Pakistan’s Role in India’s Elections

Indian ministers accuse Pakistan of terrorism, hinting at potential military action, leveraging ambiguity for political gain

by Kazi Anwarul Masud


Recently the Guardian reported on allegations that India’s government had orchestrated as many as 20 extrajudicial killings in Pakistan since 2020, targeting suspected terrorists. The allegations may give ammunition to critics abroad concerned about signals of India’s increasing willingness to resort to carrying out assassinations overseas, following developments in Canada and the United States last year. But at home, with national elections set to begin next week, the Guardian report will provide a boost to Indian Prime Minister Narendra Modi and his Bharatiya Janata Party (BJP). It validates the ruling party’s boasts about taking a tough line on Pakistan, which play well politically in India.

India's Prime Minister Narendra Modi waves to his supporters as he arrives to attend a rally in Guwahati, India, February 4, 2024. [ Photo: REUTERS/Anuwar Hazarika/File Photo]


The report also validates long-standing claims by India, as well as the United States, that Pakistan sponsors or at least gives free rein to militant groups within its borders. In February 2019, Jaish-e-Mohammed (JeM), a Pakistan-based terrorist group, attacked a military convoy in Indian-administered Kashmir, killing 40 soldiers. India retaliated with airstrikes against what it said were terrorist bases in Pakistan. The crisis became a dominant theme during India’s elections that year. The BJP slammed Pakistan and accused the political opposition of helping Islamabad by demanding proof that the Indian strikes hit their stated targets.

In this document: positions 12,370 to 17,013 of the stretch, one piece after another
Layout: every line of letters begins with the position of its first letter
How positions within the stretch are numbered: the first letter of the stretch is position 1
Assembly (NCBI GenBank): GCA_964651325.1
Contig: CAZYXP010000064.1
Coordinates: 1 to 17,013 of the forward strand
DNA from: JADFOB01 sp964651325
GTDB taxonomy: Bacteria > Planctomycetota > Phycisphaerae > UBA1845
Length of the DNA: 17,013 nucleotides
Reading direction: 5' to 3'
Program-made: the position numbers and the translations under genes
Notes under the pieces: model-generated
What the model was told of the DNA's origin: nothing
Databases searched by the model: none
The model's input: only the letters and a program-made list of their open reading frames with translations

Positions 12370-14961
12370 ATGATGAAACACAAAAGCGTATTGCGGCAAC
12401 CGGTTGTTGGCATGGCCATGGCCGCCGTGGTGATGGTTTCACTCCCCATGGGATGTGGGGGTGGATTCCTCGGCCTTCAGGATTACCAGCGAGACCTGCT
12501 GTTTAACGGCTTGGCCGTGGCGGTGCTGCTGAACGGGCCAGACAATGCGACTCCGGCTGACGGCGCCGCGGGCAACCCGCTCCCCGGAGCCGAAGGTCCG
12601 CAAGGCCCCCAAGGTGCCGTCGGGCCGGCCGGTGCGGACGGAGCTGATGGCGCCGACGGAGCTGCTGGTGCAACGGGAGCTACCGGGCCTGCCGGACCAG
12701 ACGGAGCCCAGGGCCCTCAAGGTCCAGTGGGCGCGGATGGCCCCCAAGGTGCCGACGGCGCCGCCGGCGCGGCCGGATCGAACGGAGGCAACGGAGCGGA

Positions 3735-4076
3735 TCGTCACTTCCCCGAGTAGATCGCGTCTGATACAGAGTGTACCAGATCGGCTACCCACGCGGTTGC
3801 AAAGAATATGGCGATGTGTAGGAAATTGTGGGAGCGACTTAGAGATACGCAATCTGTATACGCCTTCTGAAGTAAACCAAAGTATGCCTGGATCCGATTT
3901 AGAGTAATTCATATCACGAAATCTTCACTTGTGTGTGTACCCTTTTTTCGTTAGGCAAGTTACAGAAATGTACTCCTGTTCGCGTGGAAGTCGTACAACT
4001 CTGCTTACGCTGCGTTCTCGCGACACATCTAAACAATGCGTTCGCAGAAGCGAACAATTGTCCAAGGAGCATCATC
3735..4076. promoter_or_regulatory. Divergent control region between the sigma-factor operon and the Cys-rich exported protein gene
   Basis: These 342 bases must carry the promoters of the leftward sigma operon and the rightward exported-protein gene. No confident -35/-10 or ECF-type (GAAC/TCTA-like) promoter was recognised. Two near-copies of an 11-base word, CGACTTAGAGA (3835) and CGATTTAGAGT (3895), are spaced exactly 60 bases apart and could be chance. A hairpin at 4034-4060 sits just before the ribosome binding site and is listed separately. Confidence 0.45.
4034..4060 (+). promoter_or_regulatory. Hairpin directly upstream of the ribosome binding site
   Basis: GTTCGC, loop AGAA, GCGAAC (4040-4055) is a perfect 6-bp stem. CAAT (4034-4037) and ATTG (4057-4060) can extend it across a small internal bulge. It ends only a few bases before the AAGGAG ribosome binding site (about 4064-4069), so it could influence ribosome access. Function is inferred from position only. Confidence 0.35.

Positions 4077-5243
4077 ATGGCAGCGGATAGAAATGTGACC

The BJP handily won the 2019 vote, and India has since maintained a hard line against its neighbor and rival. Its decision to revoke the special autonomous status of Muslim-majority Jammu and Kashmir in 2019 was excoriated by Pakistan. Despite a 2021 border truce, Modi has largely refused to engage with Islamabad during his second term. And India has conditioned formal dialogue on Pakistan taking action against terrorists on its soil who target India. Unsurprisingly, BJP leaders have returned to the 2019 crisis on the campaign trail this year. This week, Uttar Pradesh Chief Minister Yogi Adityanath declared that Pakistan is “frightened” because “they know that the new India … storms into their country through airstrikes and kills terrorists.” Tellingly, India has said little about the Guardian report. Local media have quoted the External Affairs Ministry saying that allegations of extrajudicial killings are “false and malicious anti-India propaganda,” only repeating previous statements. But when questioned directly about the latest allegations, senior Indian officials have not denied them.

This week, Indian External Affairs Minister S. Jaishankar spoke of Western media bias and blamed Pakistan for harboring terrorists. But Defense Minister Rajnath Singh said that if “terrorists run away to Pakistan, we will enter Pakistan to kill them.” This ambiguous response will likely reap political benefits. It encourages voters to respond to the allegations in one of two ways: to reject them as Western propaganda against the BJP or to accept them as proof of the ruling party’s muscular tactics against Pakistani threats. The Guardian report helps the BJP politically in other ways.